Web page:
how to peel and seed tomatoes
If you’ve ever read a recipe that asks for tomatoes, peeled and seeded, you may wonder just how to do that. Taking the skins off (and the seeds out) is great when you’re making tomato sauce or tomato soup. Also when you want to freeze or can a lot of tomatoes from the garden, this tip will come in handy. I learned how to do this from Chef Susan Reid at NECI. As I learned, even though it sounds like it may be a pain in the butt, it is actually really easy, and the results are worth it. All you have to do is follow these six steps.
Don’t miss this Ultimate Guide to Tomatoes!
- ripe tomatoes
- Bring a large pot of water to a boil. Set up an ice bath by filling a large bowl with ice and water. Meanwhile, core tomatoes and score a small “X” in the bottom of the tomatoes. I love my tomato shark when coring a lot of tomatoes.
- Add the tomatoes to the boiling water, working in batches if preparing more than five tomatoes, and let cook until the skin starts to curl back along the edges. [For garden ripe tomatoes this will happen in about the length of time it takes to whistle Yankee Doodle two times.]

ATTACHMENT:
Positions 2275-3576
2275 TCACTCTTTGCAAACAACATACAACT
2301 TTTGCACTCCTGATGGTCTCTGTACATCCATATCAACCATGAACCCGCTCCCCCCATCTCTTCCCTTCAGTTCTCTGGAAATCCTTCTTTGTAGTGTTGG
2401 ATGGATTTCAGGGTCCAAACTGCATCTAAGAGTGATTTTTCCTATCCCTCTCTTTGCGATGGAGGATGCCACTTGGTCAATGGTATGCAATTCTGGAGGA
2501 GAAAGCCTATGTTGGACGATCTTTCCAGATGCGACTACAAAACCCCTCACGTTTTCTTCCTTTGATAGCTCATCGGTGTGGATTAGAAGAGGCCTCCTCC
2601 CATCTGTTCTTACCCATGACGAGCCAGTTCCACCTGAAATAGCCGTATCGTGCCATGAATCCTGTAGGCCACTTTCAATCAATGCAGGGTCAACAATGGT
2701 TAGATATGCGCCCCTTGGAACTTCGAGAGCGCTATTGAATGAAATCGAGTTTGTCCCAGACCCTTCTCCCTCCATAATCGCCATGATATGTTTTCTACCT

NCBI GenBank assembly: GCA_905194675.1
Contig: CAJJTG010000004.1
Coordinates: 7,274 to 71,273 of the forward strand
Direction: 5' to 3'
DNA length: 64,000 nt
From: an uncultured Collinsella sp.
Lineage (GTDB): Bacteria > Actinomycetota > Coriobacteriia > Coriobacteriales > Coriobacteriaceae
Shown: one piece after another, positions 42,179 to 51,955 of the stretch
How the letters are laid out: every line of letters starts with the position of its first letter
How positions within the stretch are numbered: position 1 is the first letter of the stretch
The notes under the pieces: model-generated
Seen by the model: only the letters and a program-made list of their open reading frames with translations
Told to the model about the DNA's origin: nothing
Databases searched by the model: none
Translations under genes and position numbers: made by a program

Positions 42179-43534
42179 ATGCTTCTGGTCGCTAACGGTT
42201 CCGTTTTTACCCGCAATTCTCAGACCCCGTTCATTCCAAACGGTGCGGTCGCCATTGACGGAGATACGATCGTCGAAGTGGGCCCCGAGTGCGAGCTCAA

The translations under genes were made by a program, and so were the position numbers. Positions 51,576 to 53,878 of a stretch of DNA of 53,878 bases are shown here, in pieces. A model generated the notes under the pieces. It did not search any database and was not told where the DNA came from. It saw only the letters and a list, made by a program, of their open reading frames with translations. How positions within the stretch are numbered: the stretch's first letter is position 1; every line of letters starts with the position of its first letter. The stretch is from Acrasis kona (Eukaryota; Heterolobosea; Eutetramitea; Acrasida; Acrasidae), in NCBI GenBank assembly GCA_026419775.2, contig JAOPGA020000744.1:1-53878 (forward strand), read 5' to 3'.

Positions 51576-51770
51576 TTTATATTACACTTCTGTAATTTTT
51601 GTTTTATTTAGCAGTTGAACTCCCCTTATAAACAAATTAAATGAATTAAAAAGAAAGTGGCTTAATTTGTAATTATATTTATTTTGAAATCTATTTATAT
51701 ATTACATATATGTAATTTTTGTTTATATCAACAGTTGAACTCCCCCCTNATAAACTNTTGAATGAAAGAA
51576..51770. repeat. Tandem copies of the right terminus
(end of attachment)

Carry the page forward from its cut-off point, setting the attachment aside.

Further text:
- Transfer the tomatoes to the prepared ice bath with a slotted spoon. When tomatoes are cool, remove them from the ice bath with the slotted spoon.
- Peel the skins off the tomatoes with a paring knife.
- Cut tomatoes in half along the equator exposing seeds. Set a sieve inside a bowl. Squeeze tomato seeds out into the sieve. The juices will collect in the bowl below. It may be necessary to poke the seeds out with your finger to get them all out. Press any juice out of the seeds, and discard seeds and skins. The juice in the bowl can be used in recipes, canning or in place of vegetable broth.
- Chop tomatoes as desired.